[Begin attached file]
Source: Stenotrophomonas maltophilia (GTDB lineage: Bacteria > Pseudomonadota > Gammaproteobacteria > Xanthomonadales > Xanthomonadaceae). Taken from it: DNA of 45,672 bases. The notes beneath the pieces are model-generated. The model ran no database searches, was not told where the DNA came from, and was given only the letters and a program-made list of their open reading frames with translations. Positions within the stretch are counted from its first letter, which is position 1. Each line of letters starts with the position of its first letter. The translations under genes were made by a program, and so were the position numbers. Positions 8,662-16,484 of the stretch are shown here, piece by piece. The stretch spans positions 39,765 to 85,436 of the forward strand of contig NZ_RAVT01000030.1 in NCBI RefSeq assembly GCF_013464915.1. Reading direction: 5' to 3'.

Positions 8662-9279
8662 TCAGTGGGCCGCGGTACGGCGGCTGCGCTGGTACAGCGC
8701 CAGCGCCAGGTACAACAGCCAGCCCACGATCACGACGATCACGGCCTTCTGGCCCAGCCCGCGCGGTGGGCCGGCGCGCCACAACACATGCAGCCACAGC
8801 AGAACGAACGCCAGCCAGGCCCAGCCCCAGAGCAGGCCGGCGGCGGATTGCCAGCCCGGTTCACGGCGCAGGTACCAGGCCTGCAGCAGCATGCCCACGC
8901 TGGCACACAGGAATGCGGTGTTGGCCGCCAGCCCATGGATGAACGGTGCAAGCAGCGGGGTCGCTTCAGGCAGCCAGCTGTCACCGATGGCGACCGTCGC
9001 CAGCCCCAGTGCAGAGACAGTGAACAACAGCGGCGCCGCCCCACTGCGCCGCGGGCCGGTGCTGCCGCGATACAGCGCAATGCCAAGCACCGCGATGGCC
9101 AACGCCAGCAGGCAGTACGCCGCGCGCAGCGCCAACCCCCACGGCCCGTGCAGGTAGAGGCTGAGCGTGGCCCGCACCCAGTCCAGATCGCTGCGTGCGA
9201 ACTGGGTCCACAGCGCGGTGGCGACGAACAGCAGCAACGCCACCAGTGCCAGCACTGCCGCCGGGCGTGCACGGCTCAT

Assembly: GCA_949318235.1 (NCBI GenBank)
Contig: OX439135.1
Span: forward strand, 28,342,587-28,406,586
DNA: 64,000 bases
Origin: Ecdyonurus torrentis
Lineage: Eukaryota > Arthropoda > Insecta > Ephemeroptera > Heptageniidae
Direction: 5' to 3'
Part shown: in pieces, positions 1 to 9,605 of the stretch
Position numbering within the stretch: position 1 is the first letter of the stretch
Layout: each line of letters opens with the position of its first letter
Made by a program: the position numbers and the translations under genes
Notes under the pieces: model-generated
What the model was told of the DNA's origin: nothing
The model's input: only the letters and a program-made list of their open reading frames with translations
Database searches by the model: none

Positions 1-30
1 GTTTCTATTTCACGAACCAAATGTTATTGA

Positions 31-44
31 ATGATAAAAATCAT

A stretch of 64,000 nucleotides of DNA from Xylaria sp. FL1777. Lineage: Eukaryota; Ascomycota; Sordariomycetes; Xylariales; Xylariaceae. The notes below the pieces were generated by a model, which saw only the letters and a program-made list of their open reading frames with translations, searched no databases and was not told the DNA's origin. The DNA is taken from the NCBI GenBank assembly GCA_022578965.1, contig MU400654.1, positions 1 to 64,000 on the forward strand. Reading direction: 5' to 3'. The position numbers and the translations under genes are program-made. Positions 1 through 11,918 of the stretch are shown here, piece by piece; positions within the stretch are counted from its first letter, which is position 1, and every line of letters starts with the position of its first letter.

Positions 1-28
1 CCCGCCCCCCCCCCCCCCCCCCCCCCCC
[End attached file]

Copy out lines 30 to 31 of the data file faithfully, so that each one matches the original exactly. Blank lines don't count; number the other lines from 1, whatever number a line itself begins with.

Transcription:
Positions 1-28
1 CCCGCCCCCCCCCCCCCCCCCCCCCCCC